The operator's actions consist of: inserting the obstructing rod 3 into the trocar 1; selecting a site for piercing the bone; arranging the trocar needle 2; pushing-for penetrating the skin 11 and then the periosteum 12 and the bone outer table 13, down to the marrow pockets 14, without piercing the back part 15 of the bone, called the inner table.

When the operator deems that the end of the trocar needle is positioned in a zone allowing the marrow to be sucked up, he stops pushing, then he removes the obstructing rod 3, places the syringe 9, and finally he attempts to suck up the marrow by hand, pulling the piston 9a.

Whatever is the operator's skill and experience, locating the sucking zone is a delicate and most of all depends on chance or luck to complete the operation. It is very frequent that pulling up the piston proves to be completely unsuccessful in sucking up the marrow.

In case of failure, the operator must repeat, often for several times, the whole series of operating steps, that is, the syringe must be removed, the obstructing rod must be placed into the trocar, the same must be pushed for penetrating the bone a little bit deeper, then the pushing action is stopped, the obstructing rod is removed, the syringe is re-positioned, there is a new try to suck up the marrow, and so on. These sequences of operating phases lead to possible detrimental consequences:

the infection risks are greatly increased due to the protraction of the sampling action, and to the subsequent and long exposure of the components to the air;

loss of precious time by the operator and his assistant, as some operations can take up to twenty minutes to complete;

increase of the patient's pain, that protracts for a long time;

sometimes inserting the obstructing rod into the trocar could be difficult.

The whole sampling operation, including the piercing steps, must be re-done from the start;

increased patient's pain, due to the new piercing operation.

In some extreme cases, by dint of pushing the needle ahead, there is a risk of perforating the bone inner table with, by consequence, a risk of perforating the underlying organs. Such an extreme case has been described in the past.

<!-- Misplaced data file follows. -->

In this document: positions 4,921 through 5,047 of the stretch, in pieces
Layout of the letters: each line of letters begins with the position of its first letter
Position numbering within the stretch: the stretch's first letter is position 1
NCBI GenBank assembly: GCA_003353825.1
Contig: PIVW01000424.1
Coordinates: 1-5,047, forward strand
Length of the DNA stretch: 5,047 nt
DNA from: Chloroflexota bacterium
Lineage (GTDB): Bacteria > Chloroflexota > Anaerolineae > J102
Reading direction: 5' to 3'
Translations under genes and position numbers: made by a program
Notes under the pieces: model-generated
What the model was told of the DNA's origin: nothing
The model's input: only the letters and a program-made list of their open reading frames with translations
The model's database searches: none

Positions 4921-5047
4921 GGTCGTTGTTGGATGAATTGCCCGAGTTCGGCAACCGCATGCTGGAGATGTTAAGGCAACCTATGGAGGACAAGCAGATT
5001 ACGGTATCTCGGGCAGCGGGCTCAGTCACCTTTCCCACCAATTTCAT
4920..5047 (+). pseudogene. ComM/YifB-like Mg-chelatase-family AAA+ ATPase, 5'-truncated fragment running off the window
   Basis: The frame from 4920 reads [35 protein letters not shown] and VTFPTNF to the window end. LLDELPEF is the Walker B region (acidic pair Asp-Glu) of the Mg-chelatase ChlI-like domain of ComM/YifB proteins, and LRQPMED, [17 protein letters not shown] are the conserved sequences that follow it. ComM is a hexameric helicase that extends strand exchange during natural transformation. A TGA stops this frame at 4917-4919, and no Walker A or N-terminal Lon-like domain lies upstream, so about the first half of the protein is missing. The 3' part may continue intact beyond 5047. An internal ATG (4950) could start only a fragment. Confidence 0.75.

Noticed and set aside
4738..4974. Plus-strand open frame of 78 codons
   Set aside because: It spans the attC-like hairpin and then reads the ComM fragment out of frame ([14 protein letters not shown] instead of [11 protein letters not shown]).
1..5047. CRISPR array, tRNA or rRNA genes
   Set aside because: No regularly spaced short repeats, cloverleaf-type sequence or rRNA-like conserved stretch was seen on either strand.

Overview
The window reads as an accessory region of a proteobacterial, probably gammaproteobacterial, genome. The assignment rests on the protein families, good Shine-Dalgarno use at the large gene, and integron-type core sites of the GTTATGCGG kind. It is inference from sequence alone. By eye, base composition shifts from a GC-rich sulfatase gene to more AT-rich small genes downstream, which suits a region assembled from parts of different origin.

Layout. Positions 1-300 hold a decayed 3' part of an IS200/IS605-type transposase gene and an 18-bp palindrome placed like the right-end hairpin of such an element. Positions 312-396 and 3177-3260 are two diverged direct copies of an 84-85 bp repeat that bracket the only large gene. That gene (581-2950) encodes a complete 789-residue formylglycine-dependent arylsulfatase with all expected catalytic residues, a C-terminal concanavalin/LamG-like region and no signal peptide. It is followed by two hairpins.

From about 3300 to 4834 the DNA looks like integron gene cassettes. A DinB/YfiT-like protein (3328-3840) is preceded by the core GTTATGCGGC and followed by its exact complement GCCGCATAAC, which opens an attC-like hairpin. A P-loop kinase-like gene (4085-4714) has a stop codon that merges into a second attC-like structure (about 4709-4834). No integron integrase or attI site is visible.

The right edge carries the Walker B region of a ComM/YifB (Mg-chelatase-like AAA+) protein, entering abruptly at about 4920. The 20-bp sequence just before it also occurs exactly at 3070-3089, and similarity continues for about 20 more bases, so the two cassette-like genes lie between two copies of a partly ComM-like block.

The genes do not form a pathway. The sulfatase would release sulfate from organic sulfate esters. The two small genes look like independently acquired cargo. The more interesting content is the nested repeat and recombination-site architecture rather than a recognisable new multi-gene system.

The inventors have conceived a new trocar for taking samples of bone marrow which overcomes for the most part the above described drawbacks, thus improving the patient's comfort, while making the marrow sampling operation safer and decreasing the sampling duration time.

The present invention relates to a device for taking samples of liquid bone marrow, comprising an element in the form of a hollow needle, a prehension end of said needle being provided with a handle, and an opposite end thereof being an insertion end, wherein the insertion end is closed at its top and has lateral aspiration holes.

The trocar is closed and its insertion end could be pointed, chamfered or otherwise shaped, so as to fit to the sampling site on the patient, the trocart action thus becoming a divarication or spreading action, rather than a material removal action. This prevents the tissue or bone particles from separating from the surrounding tissues and from obstructing the aspiration channel.

Preferably, the hollow needle forms, at its prehension end, a hollow perforating rod, which communicates with a handle space, fit to penetrate a hermetic diaphragm of a vacuum chamber. This latter consists of a capsule acting both as a vacuum and aspiration source and as a collecting tank for the aspired liquid.

Other characteristic features and advantages of the present invention will appear evident from the following detailed description of an embodiment of the same invention.


Reference will be made to the enclosed drawings, wherein:

FIG. 1 shows a device according to the prior art;

FIG. 2 shows an embodiment of the device made according to the present invention.


An embodiment of a trocar made according to the present invention, which is illustrated in FIG. 2, comprises a hollow needle, closed at its insertion end 22. This can be pointed or chamfered, so as its action becomes a divarication or spreading action, rather than a material removal action, thus preventing the tissue or bone particles from separating from the surrounding tissues and from obstructing the needle. The aforesaid closed end most of all allows the obstructing rod 3 of FIG. 1 to be eliminated. Therefore, it is not present in the new trocar.

The sample taking instrument is greatly simplified, as well as the operator's actions, since this latter is no longer obliged to remove the obstructing rod (as well as the steps od eventually, to replace it and to remove it again, as already described above), thus reducing the aforesaid risks (recalling: infection risks, time loss, patient's pain and more added pain).